Jim

November 15th, 2010
3:11 pm

My participating whole life and group universal life have performed much better than my mutual funds. If you buy from a good company and take the long term view, whole life is much less risky than buy term and invest the difference.

ccjacket

November 15th, 2010
3:29 pm

AtlantaMom

The proceeds of a life insurance policy that is individually owned is not subject to income taxes. However, it is considered a part of one’s estate, and so the policy might have estate tax ramifications.

Jim H

November 15th, 2010
3:33 pm

Life insurance benefits are not taxed period. Although with Obama in the WH they may be soon.

Benefits

November 15th, 2010
3:38 pm

Atlanta Mom – Life insurance proceeds are not income taxable to the beneficiary. However, the proceeds are considered as part of your estate for estate tax purposes. You can setup an trust to remove the assets from your estate, and thus reduce your estate taxation. This may or may not be necessary depending on the value of your estate. There is an estate tax exemption, and it was $3.5 million in 2009. As long as the value of your estate is less than this, you don’t owe estate taxes. However, unless Congress does something it will roll back to only $1 million in 2011.

Jim H

November 15th, 2010
3:43 pm

Correction. If the estate is the beneficiary it can be taxed and if an individual is the beneficiary it will not be taxed.

Stu

November 15th, 2010
3:47 pm

A word to the wise, don’t fib about whether you smoke, or have smoked, on a life insurance application. Acquaintance of mine did that. After he died his insurer refused to honor the policy when they discovered he’d been a smoker. It wound up in court and was a huge hassle for his widow.

Jim H

November 15th, 2010
3:49 pm

Stu, the insurer only has two years after the policy’s inception to discover any mistruths.

Get the Facts

November 15th, 2010
4:01 pm

I am a Financial Advisor who owns whole life insurance on myself. The majority of my life insurance is whole life. You need to understand what the real market rate of return is and how all the pieces fit together. Don’t listen to advisors who tell you NEVER purchase a certain product. Everyone’s situation is different and unique. I cringe when I see articles by others in my industry who make such definitive incorrect statements.

Woody

November 15th, 2010
4:02 pm

I think it’s great the way you broke this down with simple rules to follow. I know im constantly bombarded by sales people trying to sell me variable policies and annuities. Seems you have made it clear that this is rarely, if ever advisable.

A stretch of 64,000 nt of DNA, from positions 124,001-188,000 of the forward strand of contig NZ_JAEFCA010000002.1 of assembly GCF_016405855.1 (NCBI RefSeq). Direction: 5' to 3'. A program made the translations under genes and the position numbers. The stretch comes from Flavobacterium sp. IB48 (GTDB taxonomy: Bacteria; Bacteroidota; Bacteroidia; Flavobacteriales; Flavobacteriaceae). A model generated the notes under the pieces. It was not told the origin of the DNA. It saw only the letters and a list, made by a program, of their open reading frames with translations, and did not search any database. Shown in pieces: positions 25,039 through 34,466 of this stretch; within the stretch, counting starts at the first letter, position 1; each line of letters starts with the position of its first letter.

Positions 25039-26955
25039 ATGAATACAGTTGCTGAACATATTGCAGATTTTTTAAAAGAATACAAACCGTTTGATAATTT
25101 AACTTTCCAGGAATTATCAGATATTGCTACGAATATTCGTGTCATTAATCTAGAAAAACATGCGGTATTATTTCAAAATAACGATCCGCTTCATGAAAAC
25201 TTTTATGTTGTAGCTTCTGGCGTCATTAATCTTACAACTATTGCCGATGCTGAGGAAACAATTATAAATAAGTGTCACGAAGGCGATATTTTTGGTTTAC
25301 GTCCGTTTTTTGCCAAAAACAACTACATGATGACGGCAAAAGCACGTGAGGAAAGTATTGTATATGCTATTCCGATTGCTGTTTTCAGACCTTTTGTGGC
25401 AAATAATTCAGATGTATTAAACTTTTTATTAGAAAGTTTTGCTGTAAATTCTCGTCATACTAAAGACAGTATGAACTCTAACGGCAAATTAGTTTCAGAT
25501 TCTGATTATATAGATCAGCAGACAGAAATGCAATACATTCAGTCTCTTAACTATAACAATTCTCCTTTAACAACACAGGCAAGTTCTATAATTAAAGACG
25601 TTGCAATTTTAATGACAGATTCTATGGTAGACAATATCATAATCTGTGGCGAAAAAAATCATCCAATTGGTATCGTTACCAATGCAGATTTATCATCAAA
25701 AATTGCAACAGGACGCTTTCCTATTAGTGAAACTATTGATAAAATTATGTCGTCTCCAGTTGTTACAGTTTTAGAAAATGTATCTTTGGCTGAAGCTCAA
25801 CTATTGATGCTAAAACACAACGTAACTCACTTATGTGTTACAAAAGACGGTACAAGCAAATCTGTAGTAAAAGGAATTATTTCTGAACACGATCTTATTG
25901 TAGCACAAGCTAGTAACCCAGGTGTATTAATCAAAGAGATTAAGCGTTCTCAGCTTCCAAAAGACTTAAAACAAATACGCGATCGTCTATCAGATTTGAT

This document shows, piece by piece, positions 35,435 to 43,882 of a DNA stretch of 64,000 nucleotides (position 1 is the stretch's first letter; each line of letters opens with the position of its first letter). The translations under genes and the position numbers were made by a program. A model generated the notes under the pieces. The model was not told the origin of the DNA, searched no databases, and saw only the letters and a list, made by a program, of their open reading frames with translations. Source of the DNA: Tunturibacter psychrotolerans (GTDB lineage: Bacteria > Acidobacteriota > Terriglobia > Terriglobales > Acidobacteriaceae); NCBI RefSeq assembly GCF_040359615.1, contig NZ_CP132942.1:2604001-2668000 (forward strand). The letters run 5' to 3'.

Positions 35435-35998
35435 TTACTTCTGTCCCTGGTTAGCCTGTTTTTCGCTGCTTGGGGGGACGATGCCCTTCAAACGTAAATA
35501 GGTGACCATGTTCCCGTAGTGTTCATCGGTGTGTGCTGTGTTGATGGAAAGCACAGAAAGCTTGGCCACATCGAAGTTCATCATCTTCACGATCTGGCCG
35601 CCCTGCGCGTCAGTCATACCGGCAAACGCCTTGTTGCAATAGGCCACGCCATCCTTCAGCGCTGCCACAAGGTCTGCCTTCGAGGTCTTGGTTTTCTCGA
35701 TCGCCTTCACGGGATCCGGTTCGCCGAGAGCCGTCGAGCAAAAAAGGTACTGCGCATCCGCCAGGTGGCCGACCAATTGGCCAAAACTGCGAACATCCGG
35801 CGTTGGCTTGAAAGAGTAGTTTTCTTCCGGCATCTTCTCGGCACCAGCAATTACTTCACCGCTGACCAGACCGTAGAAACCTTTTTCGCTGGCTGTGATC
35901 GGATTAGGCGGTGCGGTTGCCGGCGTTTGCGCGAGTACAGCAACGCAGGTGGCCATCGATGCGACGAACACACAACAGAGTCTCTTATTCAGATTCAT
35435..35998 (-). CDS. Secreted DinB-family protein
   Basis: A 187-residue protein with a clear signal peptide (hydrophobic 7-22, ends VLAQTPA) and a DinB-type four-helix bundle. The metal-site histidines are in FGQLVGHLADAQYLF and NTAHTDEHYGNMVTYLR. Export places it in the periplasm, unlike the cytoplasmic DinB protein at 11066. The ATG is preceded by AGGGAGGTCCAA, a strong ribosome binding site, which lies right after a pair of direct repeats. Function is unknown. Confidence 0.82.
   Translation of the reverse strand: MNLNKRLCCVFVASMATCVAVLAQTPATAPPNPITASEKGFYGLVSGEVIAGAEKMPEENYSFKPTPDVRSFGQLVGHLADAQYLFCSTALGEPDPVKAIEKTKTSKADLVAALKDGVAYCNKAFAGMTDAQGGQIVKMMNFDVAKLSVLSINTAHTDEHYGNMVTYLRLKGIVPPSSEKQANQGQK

Get the Facts

November 15th, 2010
4:03 pm

Mr. Moss:
Why don’t you tell us what your personal financial plan contains and what you do? Do you own or invest in the same strategies you advise your clients to implement?

Wes Moss

November 15th, 2010
4:08 pm

We will have to wait and see what congress does on the estate tax. This year (2010) there is no estate tax, but next year (2011) the estate tax exclusion is set to revert back to $1 million per individual (unless congress passes legislation to up the amount). Regardless of what they do in Washington, if you have a net worth of greater than $1.0 million it makes sense to seek the council of an estate planning attorney.

Tech82

November 15th, 2010
4:14 pm

Jim H – You are incorrect. Life insurance proceeds are INCOME tax free but a policy owned by the decedent is part of the decedent’s estate whether the estate was the beneficiary or not.

hdhd

November 15th, 2010
4:16 pm

Maybe it should have read “never buy whole life unless you plan on being financially unstable and have little net worth at the end of the term” because then whole life would be an OK idea.

From an agent

November 15th, 2010
4:21 pm

Don’t listen to what this guy or Clark Howard has to say about insurance. Needs are different for everyone. Sit down with an independent agent who has 5 years experience and let them help you decide which plans are best. Term is good if you plan on not having a need for insurance at the end of it but should you have that need, costs are based on the age attained. Also, the concept of pay less and invest the rest only works on the ones diciplined to do so.

From an agent

November 15th, 2010
4:22 pm

Also, there is no such thing as mortgage insurance any longer. This went out about 15 years ago.

Bacchus

November 15th, 2010
4:47 pm

I stand with the “ask a professional” crowd. Find a trusted fee-charging CFP with whom you can discuss your situation. Shopping around on the internet will just yield a cheap solution full of holes that benefits nobody but the people who sold it to you.

Personally I’ve got a mix of term and whole life and I’m late 20s and single. Consider the level-premium option while purchasing a policy. You’ll pay a fixed premium as you get older rather than one that increases as you get older and, well, more likely to need it.

Get it when you’re young and its cheap; get it later (after marriage, after kids, and after you develop a health history) and you will pay a LOT more.

aj

November 15th, 2010
4:52 pm